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Bid Functions in Auctions and Fair Division Games: Experimental Evidence

  • Werner Güth
  • Radosveta Ivanova-Stenzel
  • Manfred Königstein
  • Martin Strobel

In auctions a seller offers a commodity for sale and collects the revenue. In fair division games the object is collectively owned by the group of bidders who equally share the revenue. We run an experiment in which the participants face four types of allocation games (auctions and fair division game under two price rules, first- versus second-price rule). We collect entire bid functions rather than bids for single values and investigate price and efficiency of the different trading institutions. We find that the first-price auction is more efficient than the second-price auction, whereas economic rationality assuming heterogeneous bidders suggests the opposite. Furthermore, we study the structure of individual bid functions. Copyright Verein für Socialpolitik and Blackwell Publishers Ltd 2002.

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Article provided by Verein für Socialpolitik in its journal German Economic Review.

Volume (Year): 3 (2002)
Issue (Month): 4 (November)
Pages: 461-484

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Handle: RePEc:bla:germec:v:3:y:2002:i:4:p:461-484
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  1. John G. Riley & William Samuelson, 1979. "Optimal Auctions," UCLA Economics Working Papers 152, UCLA Department of Economics.
  2. Matthews, Steven, 1987. "Comparing Auctions for Risk Averse Buyers: A Buyer's Point of View," Econometrica, Econometric Society, vol. 55(3), pages 633-46, May.
  3. Plum, M, 1992. "Characterization and Computation of Nash-Equilibria for Auctions with Incomplete Information," International Journal of Game Theory, Springer, vol. 20(4), pages 393-418.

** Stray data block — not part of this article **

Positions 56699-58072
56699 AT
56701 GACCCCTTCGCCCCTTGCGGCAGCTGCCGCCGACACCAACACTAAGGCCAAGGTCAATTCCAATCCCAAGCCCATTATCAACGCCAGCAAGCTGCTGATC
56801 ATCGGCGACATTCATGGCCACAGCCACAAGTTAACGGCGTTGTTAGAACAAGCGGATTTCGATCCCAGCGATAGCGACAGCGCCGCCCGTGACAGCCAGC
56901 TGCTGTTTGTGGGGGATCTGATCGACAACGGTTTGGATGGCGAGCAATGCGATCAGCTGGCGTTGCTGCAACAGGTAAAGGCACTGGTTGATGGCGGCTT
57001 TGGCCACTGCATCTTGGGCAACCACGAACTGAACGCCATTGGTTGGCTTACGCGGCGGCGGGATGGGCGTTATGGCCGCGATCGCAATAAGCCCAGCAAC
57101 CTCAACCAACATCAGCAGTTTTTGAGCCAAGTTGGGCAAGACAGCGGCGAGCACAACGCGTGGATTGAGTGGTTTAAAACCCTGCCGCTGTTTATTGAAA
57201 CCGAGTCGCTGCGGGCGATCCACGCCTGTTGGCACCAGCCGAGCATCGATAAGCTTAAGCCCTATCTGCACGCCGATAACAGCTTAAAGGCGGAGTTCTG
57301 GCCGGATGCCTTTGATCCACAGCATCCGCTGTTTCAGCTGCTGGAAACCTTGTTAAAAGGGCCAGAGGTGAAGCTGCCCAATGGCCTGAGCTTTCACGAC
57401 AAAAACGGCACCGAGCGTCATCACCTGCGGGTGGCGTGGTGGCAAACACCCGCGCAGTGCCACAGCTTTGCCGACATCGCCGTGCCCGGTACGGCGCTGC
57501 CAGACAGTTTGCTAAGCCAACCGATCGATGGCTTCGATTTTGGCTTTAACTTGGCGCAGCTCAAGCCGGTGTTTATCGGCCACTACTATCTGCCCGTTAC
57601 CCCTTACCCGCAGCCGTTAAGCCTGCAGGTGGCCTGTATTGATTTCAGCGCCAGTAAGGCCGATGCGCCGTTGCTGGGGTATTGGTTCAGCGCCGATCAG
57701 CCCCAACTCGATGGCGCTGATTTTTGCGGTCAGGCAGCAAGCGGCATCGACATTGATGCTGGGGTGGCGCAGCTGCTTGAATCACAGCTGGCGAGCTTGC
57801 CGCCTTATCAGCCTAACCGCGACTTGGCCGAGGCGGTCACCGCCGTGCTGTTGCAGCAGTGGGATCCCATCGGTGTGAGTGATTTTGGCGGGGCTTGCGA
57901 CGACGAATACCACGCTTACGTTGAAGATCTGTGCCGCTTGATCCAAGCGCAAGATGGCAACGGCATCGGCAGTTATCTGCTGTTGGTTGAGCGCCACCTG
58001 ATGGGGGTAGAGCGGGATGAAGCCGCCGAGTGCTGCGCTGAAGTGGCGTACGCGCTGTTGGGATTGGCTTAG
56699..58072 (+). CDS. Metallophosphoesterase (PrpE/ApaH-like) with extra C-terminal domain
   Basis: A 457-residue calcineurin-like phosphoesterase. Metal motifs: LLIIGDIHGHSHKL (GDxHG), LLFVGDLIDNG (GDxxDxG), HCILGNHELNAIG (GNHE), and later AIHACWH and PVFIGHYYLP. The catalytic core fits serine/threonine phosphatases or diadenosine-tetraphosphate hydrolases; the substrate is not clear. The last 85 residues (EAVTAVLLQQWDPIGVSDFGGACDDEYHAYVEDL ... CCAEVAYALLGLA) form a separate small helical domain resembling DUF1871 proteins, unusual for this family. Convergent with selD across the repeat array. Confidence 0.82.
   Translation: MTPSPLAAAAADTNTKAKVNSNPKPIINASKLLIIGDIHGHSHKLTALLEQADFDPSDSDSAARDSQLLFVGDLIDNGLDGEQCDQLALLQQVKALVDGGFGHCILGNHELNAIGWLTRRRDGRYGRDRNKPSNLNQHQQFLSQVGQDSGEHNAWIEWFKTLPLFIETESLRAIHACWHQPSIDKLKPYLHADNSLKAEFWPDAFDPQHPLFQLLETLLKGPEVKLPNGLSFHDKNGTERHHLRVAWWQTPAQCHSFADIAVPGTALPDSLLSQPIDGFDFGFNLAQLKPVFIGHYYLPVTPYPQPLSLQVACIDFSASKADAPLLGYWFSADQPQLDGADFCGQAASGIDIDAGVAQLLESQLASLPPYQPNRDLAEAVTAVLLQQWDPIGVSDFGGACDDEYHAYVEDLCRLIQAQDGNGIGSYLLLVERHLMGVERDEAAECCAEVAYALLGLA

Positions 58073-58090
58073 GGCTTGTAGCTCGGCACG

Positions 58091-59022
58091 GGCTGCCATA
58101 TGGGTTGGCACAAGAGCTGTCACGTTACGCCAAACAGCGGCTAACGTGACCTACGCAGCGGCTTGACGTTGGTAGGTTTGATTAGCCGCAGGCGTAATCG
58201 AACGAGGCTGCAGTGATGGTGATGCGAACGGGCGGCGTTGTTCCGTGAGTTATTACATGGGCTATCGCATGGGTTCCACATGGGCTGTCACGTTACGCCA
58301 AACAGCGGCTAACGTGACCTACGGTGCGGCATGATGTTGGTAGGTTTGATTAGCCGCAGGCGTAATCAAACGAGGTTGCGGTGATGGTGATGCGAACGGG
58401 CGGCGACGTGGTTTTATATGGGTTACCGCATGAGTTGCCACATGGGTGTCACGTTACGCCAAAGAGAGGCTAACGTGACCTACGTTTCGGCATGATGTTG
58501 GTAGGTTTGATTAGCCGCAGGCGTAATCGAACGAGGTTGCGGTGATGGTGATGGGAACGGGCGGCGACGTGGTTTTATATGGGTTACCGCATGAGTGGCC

4. Maskin, Eric S & Riley, Joan G, 1985. "Auction Theory with Private Values," American Economic Review, American Economic Association, vol. 75(2), pages 150-55, May.
  5. Riley, John G, 1989. "Expected Revenue from Open and Sealed Bid Auctions," Journal of Economic Perspectives, American Economic Association, vol. 3(3), pages 41-50, Summer.
  6. Franciosi Robert & Isaac R. Mark & Pingry David E. & Reynolds Stanley S., 1993. "An Experimental Investigation of the Hahn-Noll Revenue Neutral Auction for Emissions Licenses," Journal of Environmental Economics and Management, Elsevier, vol. 24(1), pages 1-24, January.
  7. Matthew Rabin, 2000. "Risk Aversion and Expected-Utility Theory: A Calibration Theorem," Econometrica, Econometric Society, vol. 68(5), pages 1281-1292, September.
  8. Güth, Werner & Ivanova, Radosveta & Königstein, Manfred & Strobel, Martin, 1999. "Learning to bid: An experimental study of bid function adjustments in auctions and fair division games," SFB 373 Discussion Papers 1999,70, Humboldt University of Berlin, Interdisciplinary Research Project 373: Quantification and Simulation of Economic Processes.
  9. Güth, Werner & Ivanova-Stenzel, Radosveta & Wolfstetter, Elmar, 2001. "Bidding behavior in asymmetric auctions: An experimental study," SFB 373 Discussion Papers 2001,15, Humboldt University of Berlin, Interdisciplinary Research Project 373: Quantification and Simulation of Economic Processes.
  10. Cox, James C & Smith, Vernon L & Walker, James M, 1988. " Theory and Individual Behavior of First-Price Auctions," Journal of Risk and Uncertainty, Springer, vol. 1(1), pages 61-99, March.
  11. McAfee, R Preston & McMillan, John, 1987. "Auctions and Bidding," Journal of Economic Literature, American Economic Association, vol. 25(2), pages 699-738, June.
  12. Dyer, Douglas & Kagel, John H & Levin, Dan, 1989. "A Comparison of Naive and Experienced Bidders in Common Value Offer Auctions: A Laboratory Analysis," Economic Journal, Royal Economic Society, vol. 99(394), pages 108-15, March.
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